Launch of Future City Plan can see Birmingham become ‘15-minute city’ says Savills director

18 February 2021

The future development of Central Birmingham ‘needs the city to be more things to more people’, according to Michael Davies, planning director for Savills in Birmingham.

Mr Davies, whose comments follow the launch of Birmingham City Council’s ‘Future City Plan’, welcomed the ambitious plans and believes that, through strategic planning and development, Birmingham could become a ‘15 minute city’ – a concept in which daily necessities, such as work, shopping, entertainment, schools and recreation, are all within a quarter of an hour’s walk or cycle from your home.

Birmingham has undergone significant development in recent years, with large investment into its transport links both into and within the city itself and research from Savills has shown that residential values increase around new transport infrastructure in Birmingham, as well as in Manchester and London.

Following the Metro’s extension from St Chads to Grand Central in 2016, house prices within 500m of Metro stations grew 5% faster than values between 1km and 2km away. Savills estimate that new Metro and rail stations in Birmingham could trigger a house price uplift of 0.7% per year, having observed similar effects in London around the Jubilee Line extension (2.5% uplift per year) and around Manchester Metro stations (1.5% uplift per year).

“People are willing to pay more for properties with greater connectivity,” says Davies. “But the value uplift also reflects other improvements triggered by the infrastructure improvements. Often, opening new transport links will attract new businesses to an area such as shops, cafes, and restaurants, which make the local area more appealing. By reducing reliance on cars, these areas become less congested.”

Davies adds: “We expect to see this play out shortly along the Eastside extension to the Midland Metro. On completion, 1.7km of track will connect new stations at High Street Deritend, Meriden Street, New Canal Street and Albert Street to the wider Metro network and the planned HS2 terminus at Curzon Street. Those new stations could unlock development in areas that weren’t previously viable. As a city, we need to encourage joined up, mixed-use development to maximise the positive impact of these improvements.”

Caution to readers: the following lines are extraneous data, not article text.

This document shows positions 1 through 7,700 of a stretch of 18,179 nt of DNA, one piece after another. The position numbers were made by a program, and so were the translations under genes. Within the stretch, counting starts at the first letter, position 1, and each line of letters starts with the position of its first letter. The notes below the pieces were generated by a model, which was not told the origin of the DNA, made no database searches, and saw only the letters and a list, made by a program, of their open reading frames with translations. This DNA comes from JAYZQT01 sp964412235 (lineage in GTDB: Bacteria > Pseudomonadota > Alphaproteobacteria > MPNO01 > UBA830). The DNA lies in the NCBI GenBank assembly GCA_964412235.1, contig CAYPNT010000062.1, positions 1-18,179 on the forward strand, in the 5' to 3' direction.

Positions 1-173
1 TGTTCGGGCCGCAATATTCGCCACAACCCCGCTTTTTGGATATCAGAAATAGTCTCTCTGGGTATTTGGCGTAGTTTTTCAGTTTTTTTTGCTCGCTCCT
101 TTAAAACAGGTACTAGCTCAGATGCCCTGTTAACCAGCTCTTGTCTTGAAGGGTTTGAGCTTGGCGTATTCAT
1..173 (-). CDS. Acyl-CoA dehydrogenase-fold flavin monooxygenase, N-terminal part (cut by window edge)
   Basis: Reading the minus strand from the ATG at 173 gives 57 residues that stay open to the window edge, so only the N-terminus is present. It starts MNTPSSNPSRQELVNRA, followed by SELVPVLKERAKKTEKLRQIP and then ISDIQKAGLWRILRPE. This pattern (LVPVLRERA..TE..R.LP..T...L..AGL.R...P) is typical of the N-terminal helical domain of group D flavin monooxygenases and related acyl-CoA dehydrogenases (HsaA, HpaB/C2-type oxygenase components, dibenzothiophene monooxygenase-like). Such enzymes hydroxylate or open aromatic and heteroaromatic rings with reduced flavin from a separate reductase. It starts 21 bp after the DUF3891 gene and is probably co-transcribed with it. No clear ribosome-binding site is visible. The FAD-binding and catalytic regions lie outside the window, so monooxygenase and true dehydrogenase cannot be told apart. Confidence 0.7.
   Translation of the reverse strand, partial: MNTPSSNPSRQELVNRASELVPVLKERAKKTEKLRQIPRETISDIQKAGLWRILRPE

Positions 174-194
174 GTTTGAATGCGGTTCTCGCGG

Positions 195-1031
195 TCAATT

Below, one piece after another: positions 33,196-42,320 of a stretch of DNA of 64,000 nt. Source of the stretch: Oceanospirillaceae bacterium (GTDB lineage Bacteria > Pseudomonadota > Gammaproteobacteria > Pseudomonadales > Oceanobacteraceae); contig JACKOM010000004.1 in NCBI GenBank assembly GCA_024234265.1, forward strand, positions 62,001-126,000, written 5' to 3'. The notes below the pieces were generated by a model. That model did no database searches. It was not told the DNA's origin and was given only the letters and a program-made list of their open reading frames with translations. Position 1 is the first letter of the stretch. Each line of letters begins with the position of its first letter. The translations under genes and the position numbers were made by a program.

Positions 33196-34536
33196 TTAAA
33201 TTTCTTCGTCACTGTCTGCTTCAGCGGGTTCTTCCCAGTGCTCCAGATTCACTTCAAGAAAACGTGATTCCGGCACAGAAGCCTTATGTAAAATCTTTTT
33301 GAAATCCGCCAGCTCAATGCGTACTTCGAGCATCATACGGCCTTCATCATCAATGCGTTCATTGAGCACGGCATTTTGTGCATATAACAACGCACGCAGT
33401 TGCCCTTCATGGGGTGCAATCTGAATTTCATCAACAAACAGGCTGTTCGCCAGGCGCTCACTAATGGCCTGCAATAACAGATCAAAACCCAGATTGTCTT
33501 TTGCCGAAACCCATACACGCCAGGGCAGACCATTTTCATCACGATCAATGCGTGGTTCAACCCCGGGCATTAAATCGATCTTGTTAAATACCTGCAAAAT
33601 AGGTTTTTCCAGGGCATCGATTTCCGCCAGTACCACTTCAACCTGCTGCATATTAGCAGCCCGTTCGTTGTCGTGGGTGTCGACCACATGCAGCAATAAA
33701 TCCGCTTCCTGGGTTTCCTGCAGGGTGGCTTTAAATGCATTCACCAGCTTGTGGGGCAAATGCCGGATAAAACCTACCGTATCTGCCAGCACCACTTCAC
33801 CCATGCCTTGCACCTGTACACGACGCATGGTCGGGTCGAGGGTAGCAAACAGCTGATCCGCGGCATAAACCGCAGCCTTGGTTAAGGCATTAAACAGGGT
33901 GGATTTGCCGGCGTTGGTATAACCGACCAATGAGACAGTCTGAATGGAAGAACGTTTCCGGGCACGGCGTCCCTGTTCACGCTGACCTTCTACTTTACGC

However, Davies believes any future development should utilise some of the city’s current infrastructure and widen the type of accommodation available.

“Through introducing a more varied selection of accommodation in the city, the creation of spaces that promotes green space and family living, and moving away from a focus on student and apartment living, Birmingham could quite conceivably become a 15 minute city within the next 20 years,” says Davies.

“This new spirit of city living doesn’t mean you’ll never have to travel, but having the services and amenities you need nearby helps cut down on unnecessary journeys – something that has been highlighted by the coronavirus-driven switch to home working for many of us. Some of the best cities in the world are those in which you can easily navigate and I firmly believe that Birmingham can achieve this as part of the Council’s future vision. We have a fantastic canal infrastructure running through the city and we should be incorporating it as more of a focal point that is central to new commercial developments. Fundamentally though, it has to be more things to more people.”

Over two thirds (69%) of homes built within the Birmingham local authority between 2017 and 2019 were flats, compared to just 45% of homes built between 2014 and 2016. There has also been a rise in apartment delivery across the wider West Midlands Combined Authority (WMCA) too.


This shift toward flats reflects the location of those new homes. The proportion of new homes delivered in central Birmingham doubled from 2014–16 to 2017–19, fuelled by developments such as The Kettleworks in the Jewellery Quarter and Fabrick in Digbeth. Over 1,000 new homes are planned at both Digbeth Bus Garage and the Digbeth Estate, with substantial further development planned for the north of the city centre.